The premise is so awesome, I was really excited to read this book but that fizzled out almost instantly. There are a lot of things that don’t work for me here such as all telling, no showing. The characters are completely undeveloped and one-dimensional so the book is all plot, no story. This seems more like a rough draft of a play than a novel because it’s just endless narration. That can work to an extent if there are great descriptions to fill in the blanks, but that’s not happening here. The descriptions are more along the lines of “. . . the Ariana Grande lookalike in the Devil Wears Prada wardrobe giggled.” That’s a quote.
And don’t even get me started on ‘bear daddy’. A cutesy term is great if used sparingly but it was used nine times in the first 2% of the story. If it had stopped after that, I could have let it go, but nope. It was very much like when your parents try to use slang, so completely awkward and senseless. I rarely DNF a book and usually tough it out because most get better even after a rough start but I couldn’t even make it to chapter five, this was just too painful. I received an ARC from Grey’s Promotions in exchange for an honest review.
Ambitious L.A. lawyer Isabelle Marcano would rather run a mile in her Manolos than fly off to rustic Captivity, Alaska. But close the client’s sale successfully and her firm will find room on the letterhead for one more name. Still, taking a career detour to a place that doesn’t even have a Starbucks sounds like the seventh level of hell.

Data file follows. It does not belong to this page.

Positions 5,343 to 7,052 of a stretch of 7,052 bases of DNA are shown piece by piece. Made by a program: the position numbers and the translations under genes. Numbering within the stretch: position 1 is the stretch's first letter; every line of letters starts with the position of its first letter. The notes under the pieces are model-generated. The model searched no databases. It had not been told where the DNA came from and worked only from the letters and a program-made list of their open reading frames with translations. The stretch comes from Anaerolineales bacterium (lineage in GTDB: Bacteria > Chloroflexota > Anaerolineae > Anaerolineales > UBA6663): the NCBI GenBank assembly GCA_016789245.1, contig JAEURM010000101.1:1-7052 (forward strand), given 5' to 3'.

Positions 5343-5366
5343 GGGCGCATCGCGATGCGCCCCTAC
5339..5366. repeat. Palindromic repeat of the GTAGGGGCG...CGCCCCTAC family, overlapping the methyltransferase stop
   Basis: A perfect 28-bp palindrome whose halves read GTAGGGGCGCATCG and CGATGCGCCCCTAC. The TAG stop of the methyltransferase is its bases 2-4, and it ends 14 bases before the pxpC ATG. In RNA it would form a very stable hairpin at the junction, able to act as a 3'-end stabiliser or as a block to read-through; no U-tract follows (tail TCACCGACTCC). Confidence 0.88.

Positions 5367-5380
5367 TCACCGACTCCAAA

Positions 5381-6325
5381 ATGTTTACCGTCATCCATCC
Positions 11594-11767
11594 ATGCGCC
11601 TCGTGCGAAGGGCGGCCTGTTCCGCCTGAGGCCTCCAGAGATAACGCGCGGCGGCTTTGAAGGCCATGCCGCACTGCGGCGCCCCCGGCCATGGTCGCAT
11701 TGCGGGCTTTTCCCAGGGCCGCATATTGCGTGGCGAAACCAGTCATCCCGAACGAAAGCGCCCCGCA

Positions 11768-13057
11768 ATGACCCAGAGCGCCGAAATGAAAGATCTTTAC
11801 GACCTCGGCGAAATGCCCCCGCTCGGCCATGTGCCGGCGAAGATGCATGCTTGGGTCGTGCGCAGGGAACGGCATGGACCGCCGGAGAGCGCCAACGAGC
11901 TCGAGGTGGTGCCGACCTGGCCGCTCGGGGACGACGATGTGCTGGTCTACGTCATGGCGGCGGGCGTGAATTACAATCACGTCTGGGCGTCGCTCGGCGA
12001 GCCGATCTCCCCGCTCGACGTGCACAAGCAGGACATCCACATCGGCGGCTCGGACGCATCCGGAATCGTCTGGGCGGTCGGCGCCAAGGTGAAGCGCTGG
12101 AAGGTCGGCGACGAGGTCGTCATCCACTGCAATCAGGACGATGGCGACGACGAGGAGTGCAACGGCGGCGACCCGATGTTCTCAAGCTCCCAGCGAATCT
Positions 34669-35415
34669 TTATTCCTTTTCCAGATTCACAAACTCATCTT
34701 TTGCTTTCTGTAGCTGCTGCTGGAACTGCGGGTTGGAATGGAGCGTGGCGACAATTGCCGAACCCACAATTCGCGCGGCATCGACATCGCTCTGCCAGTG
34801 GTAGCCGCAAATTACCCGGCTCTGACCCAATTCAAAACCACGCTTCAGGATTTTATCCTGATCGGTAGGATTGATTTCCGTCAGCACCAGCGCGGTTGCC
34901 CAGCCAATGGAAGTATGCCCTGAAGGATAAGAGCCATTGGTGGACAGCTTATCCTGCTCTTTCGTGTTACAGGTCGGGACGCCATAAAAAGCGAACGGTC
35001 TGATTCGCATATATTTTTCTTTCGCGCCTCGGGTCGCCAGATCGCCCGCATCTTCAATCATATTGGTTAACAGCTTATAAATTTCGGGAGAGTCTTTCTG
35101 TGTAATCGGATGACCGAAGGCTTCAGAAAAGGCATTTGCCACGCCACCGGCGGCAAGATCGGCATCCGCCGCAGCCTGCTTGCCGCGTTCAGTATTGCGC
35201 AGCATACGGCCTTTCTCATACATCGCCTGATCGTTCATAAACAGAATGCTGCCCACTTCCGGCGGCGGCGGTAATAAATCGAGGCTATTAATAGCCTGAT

Then her best friend points out the town has something stronger on tap than caffeine. Testosterone. With two single men to every single woman, this assignment might just be the best thing to happen to her sex life since the invention of the waterproof Rabbit.
Until her sexy client introduces her as his fiancée to hide what she’s doing in town, and all her aspirations of hot Lumberjack Sex fly out the airplane window.
Though…fiancés do have sex, right? Those who don’t want to answer to small-town busybodies better look like they do, epically, even when the mere prospect plays havoc with her professional responsibilities. And her hormones.
Her firm’s getting antsy to finalize the merger. But the more she learns about Trace, about why he’s selling, the more conflicted she becomes about the deal. Failure to close means losing the partnership she’s always wanted, but the bigger failure might just be kissing Trace goodbye…